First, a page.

Jim Umphrey (05:54): I agree with you completely. I do think that this is more of a temporary thing. I think employees need to get a comfort zone about going back to work. I think there’s a lot of folks that are very nervous about doing it. Employers are trying to figure out space needs moving forward, and how working remotely is going to factor into their office decisions moving forward. But, I read an interesting article in the Wall Street Journal on Friday that many executives across the country are finding that the remote work is far less productive and it’s having other impacts as well on younger people. Like it’s much more difficult for younger people to move up from a promotion point of view because they’re not getting the direct mentoring and really having direct report with some of their bosses or their boss’s boss.
I do agree with you that a city like Worcester, where virtually everybody drives to work, is not a highly public transportation type of city from a commuting perspective. That’s going to be really helpful. And a lot of the buildings in Worcester are not huge. The tallest building is 22 stories. So it’s not like in major cities where you’ve got 20,000 people working in a building and trying to manage that. So I do think that Worcester in general has a lot of momentum. It’s got a lot of momentum in many parts of the economy and I’m optimistic. I think that Worcester’s going to come out of things fine, but in the short term, it’s a little more difficult.
Ed Manzi (08:00): Well, you know, the issue is you’re running a business, I’m running a business. We’re all trying to do the right things for our health and welfare of the employees and the clients. If you try to think forward in a world where there’s a vaccine and that threat is abaited, I’ve read things that say people love the human interaction. Maybe they don’t need to come to work every day, but there’s a lot of need, just a social need of people collaborating together. So I’m looking forward to that day, too. In May, there was a good news story where WuXi broke ground on their a hundred thousand square foot facility in the reactory campus. Do you see that as an example of the bio manufacturing / life science sector you mentioned earlier? That’s a good sign, what do you think about that as a sector?
Jim Umphrey (08:57): Well, that facility is about 110,000 square feet. And, we continue to have a huge amount of activity on the balance of the park. I think that biomanufacturing is one of the hottest segments of the market, period. I think that when America got the realization that 80% of our pharmaceuticals are in one way shape or form, whether it’s the protein development or the actual manufacturing of the drug is done overseas, there’s going to be a big move for this to come back to the US. And one of the things that’s interesting about the whole life science segment is that if you took all the square footage of life science that is in Cambridge, Massachusetts-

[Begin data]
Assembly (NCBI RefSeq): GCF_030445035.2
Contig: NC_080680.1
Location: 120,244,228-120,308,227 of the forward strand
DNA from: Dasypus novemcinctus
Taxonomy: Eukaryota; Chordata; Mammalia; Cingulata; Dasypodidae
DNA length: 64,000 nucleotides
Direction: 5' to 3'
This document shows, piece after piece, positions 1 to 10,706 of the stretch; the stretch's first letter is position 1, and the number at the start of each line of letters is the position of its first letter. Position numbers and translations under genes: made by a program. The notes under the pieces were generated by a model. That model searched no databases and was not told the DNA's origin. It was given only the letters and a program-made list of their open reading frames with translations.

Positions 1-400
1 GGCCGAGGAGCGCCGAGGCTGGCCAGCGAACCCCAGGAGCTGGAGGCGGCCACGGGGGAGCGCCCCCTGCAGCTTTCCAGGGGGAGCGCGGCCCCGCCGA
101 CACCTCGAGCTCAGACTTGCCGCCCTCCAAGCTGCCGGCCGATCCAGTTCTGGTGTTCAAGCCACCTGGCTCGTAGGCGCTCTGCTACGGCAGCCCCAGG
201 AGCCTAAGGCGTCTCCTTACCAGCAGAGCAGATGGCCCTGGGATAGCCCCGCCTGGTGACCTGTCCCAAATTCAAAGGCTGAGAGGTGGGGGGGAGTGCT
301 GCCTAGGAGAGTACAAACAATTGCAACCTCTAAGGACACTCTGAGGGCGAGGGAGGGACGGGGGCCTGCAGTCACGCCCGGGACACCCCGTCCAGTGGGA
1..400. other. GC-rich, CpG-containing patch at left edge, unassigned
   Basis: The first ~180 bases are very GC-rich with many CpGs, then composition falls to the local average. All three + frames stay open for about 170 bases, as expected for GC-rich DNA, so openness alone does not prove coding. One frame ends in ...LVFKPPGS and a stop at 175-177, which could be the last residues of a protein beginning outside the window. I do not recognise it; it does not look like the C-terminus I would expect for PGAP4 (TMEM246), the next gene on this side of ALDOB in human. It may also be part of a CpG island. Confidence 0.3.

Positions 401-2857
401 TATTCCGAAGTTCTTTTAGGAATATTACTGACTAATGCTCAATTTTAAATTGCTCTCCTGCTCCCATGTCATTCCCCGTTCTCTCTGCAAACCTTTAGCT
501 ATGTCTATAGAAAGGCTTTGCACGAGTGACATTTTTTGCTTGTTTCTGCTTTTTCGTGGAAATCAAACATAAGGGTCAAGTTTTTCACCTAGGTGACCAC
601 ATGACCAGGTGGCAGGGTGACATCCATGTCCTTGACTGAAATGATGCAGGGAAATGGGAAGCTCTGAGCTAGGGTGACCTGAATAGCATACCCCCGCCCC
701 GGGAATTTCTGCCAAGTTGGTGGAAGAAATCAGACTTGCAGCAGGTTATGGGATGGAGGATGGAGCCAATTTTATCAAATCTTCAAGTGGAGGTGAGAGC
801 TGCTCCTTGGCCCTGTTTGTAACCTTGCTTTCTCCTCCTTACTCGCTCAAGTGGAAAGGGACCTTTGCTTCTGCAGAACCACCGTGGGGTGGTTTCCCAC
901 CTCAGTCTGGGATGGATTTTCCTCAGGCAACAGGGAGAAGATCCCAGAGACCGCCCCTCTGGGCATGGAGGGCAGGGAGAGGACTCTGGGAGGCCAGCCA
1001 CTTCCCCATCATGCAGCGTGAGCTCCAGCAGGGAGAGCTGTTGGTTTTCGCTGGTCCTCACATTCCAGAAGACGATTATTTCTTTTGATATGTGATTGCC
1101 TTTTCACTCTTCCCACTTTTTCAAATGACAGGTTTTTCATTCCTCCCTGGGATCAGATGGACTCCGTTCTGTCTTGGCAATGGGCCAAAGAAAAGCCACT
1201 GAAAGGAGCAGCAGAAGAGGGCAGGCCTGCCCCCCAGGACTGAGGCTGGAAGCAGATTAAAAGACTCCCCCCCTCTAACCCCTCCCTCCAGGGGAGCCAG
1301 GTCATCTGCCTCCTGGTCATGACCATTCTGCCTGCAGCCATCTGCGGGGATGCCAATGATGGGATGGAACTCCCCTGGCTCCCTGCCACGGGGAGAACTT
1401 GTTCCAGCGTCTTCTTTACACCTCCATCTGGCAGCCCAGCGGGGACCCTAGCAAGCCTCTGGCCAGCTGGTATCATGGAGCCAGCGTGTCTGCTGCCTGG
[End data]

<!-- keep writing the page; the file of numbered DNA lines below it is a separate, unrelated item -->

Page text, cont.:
Ed Manzi (08:57): Mm-hmm.
Jim Umphrey (10:06): … is still the number one place in the world for life science. So Massachusetts has got a tremendous amount of momentum as it relates to life science and Worcester is a good place. Worcester has got a lot of intellectual capital. It’s got a lot of momentum from the point of view of UMass, UMass medical school, the Biotech Park, WPI and The Reactory, which is really focused mostly on biomanufacturing, which is pretty exciting, because that’s a lot of jobs.
Ed Manzi (10:46): Yeah. And it’s a great example of the diversity of employment that has makes a city get through good times and bad. So that’s encouraging. I guess, one last question for today. Pre-COVID, as you pointed out a few minutes ago, Worcester was really on fire. We were attracting investors from outside the city, Los Angeles and Boston based investors were coming in. Do you think that Worcester will continue to attract these outside investments as we move forward?
Jim Umphrey (11:20): I definitely do. Value wise Worcester is an attractive place. When you get into the major markets, it really is dominated mostly by institutional money, which has a requirement for a return on their capital. Worcester has all of the bones to be a solid investment. It has transformed itself from an older manufacturing type city to life science, to healthcare, to education. Those are where the growth is in the economy.
And I think Worcester is a great place to invest. We continue to see people looking to do development. One of the things given the fact that Fidelity has a branch at 145 Front Street, you’ve kind of firsthand seen how successful that development has been. We are working with companies that are looking to build more housing. The chamber of commerce came out with a study that was incredibly positive about the demand for more housing. So I think you’ll see it in both residential development as well as industrial and I definitely think in life science as well, but Worcester’s in a good spot. I’m very optimistic.
Ed Manzi (13:05): Well, I want to thank you Jim, for your time. I mean, it’s obvious you have a tremendous handle on all aspects of this market. And you know that you and your team does such a great job. We love working with you, and you’re a great marketing and professional spokesperson for this region because you live here, you’ve worked here your whole life. You have such a command of the facts, and we’re really happy that you’re a part of the leadership of the city as we navigate these uncharted waters. So thank you, enjoy the rest of your day and back to you, Hank.
Hank (13:35): I appreciate it, Jim Umphrey of Kelleher and Sadowsky. Ed Manzi from Fidelity bringing you as a sponsor voice of business each and every Wednesday. It is presented by the Worcester Regional Chamber Of Commerce heard right here on the Radio Worcester network.